There are already a few good explanations of the bug, for example at the Monero StackExchange and the modern crypto mailing list. This article gives additional background about the signature scheme and the properties of the curve that allowed this bug to slip in.

Apart from the value at stake, this bug is interesting because it shows the risks of breaking a specialized cryptosystems such as Ed25519 apart and apply the parts in other contexts. Ed25519 is designed for plain cryptographic signatures and the curve it is based on is used in CryptoNote to implement one-time ring signatures. In contrast to a regular signature scheme, one-time ring signatures using the curve require that part of the signature does not generate a small subgroup. Ensuring this is necessary when using curves with a cofactor. CryptoNote did not do that.

A Problem With Monero’s RingCT

The crypto-currency Monero is about to introduce a new milestone in Blockchain technology: RingCT. This is a scheme that allows using Confidential Transactions (CT) while keeping the non-interactive coin mixing typical for Monero. CT enables hiding the transaction amounts from anyone but sender and receiver while full nodes are still able to verify that input amounts are equal to output amounts. RingCT is currently not active in Monero; it is designed to be introduced as a hard fork early January.

I am a complete outsider to Monero and especially the Monero development community, but having reviewed the CT design and implementation (in libsecp256k1) extensively during my day job, I was very interested in the design decisions underlying RingCT. Very quickly I found a red flag in the ring signature scheme called ASNL used in the range proofs. This scheme is a new contribution by the paper and indeed turned out to be exploitable such that an attacker would be able to create coins from nothing. You can find the exploit code on GitHub and a detailed explanation in this post.

While writing the exploit code and preparing this blog post I learned that an anonymous person called RandomRun reported a flaw in the security proof of ASNL, which convinced the Monero devs to publish a bugfix release that switches to Borromean signatures (good call!). As a result the upcoming hard fork will not be vulnerable to this exploit. Interestingly, the error in the security proof is exactly the flip-side of the vulnerability discussed in this post.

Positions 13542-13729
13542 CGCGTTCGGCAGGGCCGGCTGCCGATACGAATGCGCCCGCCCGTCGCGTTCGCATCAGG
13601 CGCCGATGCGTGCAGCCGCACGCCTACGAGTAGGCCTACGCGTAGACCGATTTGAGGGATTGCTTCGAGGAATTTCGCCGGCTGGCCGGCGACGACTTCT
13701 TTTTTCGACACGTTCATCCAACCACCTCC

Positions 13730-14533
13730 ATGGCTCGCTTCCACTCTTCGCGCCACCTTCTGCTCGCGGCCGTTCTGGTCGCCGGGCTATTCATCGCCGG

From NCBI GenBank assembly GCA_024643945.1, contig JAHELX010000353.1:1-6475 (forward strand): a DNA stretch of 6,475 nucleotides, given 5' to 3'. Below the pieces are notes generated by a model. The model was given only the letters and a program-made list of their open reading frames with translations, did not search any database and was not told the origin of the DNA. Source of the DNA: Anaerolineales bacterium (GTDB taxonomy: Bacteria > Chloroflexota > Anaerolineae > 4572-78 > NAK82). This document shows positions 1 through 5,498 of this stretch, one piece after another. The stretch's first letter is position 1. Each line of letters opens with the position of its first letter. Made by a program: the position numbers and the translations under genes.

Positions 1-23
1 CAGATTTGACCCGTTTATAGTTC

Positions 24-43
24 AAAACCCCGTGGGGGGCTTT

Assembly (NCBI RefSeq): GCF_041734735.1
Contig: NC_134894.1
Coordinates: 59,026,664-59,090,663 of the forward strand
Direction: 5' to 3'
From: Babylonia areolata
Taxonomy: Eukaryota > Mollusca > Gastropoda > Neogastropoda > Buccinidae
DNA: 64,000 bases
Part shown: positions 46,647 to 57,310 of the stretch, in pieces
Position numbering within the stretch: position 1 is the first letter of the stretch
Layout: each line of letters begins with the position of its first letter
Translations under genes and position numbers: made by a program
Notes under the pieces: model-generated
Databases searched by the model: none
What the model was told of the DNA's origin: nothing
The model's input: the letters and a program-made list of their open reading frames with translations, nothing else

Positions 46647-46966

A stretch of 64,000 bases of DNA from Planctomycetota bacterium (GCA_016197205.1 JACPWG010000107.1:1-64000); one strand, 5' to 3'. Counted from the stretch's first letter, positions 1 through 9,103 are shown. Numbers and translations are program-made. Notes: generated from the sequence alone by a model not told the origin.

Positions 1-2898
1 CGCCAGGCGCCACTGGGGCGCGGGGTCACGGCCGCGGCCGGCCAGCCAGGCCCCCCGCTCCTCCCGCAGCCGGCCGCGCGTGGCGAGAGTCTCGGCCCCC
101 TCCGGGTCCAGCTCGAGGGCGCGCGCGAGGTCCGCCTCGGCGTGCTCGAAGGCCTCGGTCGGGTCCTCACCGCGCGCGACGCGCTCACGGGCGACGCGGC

EDIT: The Monero community reacted to this article (see reddit) but they didn’t like its style. Also, they got the timeline of the discovery of the bug wrong.

Data-Driven De-Anonymization in Bitcoin



We analyse the performance of several clustering algorithms in the digital peer- to-peer currency Bitcoin. Clustering in Bitcoin refers to the task of finding addresses that belongs to the same wallet as a given address. In order to assess the effectiveness of clustering strategies we exploit a vulner- ability in the implementation of Connection Bloom Filtering to capture ground truth data about 37,585 Bitcoin wallets and the addresses they own. In addition to well-known clustering techniques, we introduce two new strategies, apply them on addresses of the collected wallets and evaluate precision and recall using the ground truth. Due to the nature of the Connection Bloom Filtering vulnerability the data we collect is not without errors. We present a method to correct the performance metrics in the presence of such inaccuracies. Our results demonstrate that even modern wallet software can not protect its users properly. Even with the most basic clustering technique known as multi- input heuristic, an adversary can guess on average 68.59% addresses of a victim. We show that this metric can be further improved by combining several more sophisticated heuristics.

Read full thesis